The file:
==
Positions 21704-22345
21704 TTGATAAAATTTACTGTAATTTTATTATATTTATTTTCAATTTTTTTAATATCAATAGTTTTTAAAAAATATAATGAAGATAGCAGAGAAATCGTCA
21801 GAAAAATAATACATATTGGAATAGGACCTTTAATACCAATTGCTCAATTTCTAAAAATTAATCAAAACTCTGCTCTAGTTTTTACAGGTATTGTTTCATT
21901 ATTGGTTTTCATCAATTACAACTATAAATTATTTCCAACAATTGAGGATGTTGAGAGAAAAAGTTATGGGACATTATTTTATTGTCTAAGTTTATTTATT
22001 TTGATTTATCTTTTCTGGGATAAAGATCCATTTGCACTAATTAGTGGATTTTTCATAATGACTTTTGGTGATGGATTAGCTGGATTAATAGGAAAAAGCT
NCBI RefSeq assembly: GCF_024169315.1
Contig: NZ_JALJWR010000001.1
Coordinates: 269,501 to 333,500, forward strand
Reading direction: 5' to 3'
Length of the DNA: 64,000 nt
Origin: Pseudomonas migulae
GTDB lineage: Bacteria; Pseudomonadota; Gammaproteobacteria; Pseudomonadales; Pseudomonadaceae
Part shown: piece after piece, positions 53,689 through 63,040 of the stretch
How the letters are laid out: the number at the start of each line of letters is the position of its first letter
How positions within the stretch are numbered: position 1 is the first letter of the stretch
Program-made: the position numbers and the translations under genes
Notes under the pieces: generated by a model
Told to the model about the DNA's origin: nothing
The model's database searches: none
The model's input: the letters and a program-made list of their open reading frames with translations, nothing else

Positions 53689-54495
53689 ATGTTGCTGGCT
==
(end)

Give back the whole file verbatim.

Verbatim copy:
Positions 21704-22345
21704 TTGATAAAATTTACTGTAATTTTATTATATTTATTTTCAATTTTTTTAATATCAATAGTTTTTAAAAAATATAATGAAGATAGCAGAGAAATCGTCA
21801 GAAAAATAATACATATTGGAATAGGACCTTTAATACCAATTGCTCAATTTCTAAAAATTAATCAAAACTCTGCTCTAGTTTTTACAGGTATTGTTTCATT
21901 ATTGGTTTTCATCAATTACAACTATAAATTATTTCCAACAATTGAGGATGTTGAGAGAAAAAGTTATGGGACATTATTTTATTGTCTAAGTTTATTTATT
22001 TTGATTTATCTTTTCTGGGATAAAGATCCATTTGCACTAATTAGTGGATTTTTCATAATGACTTTTGGTGATGGATTAGCTGGATTAATAGGAAAAAGCT
NCBI RefSeq assembly: GCF_024169315.1
Contig: NZ_JALJWR010000001.1
Coordinates: 269,501 to 333,500, forward strand
Reading direction: 5' to 3'
Length of the DNA: 64,000 nt
Origin: Pseudomonas migulae
GTDB lineage: Bacteria; Pseudomonadota; Gammaproteobacteria; Pseudomonadales; Pseudomonadaceae
Part shown: piece after piece, positions 53,689 through 63,040 of the stretch
How the letters are laid out: the number at the start of each line of letters is the position of its first letter
How positions within the stretch are numbered: position 1 is the first letter of the stretch
Program-made: the position numbers and the translations under genes
Notes under the pieces: generated by a model
Told to the model about the DNA's origin: nothing
The model's database searches: none
The model's input: the letters and a program-made list of their open reading frames with translations, nothing else

Positions 53689-54495
53689 ATGTTGCTGGCT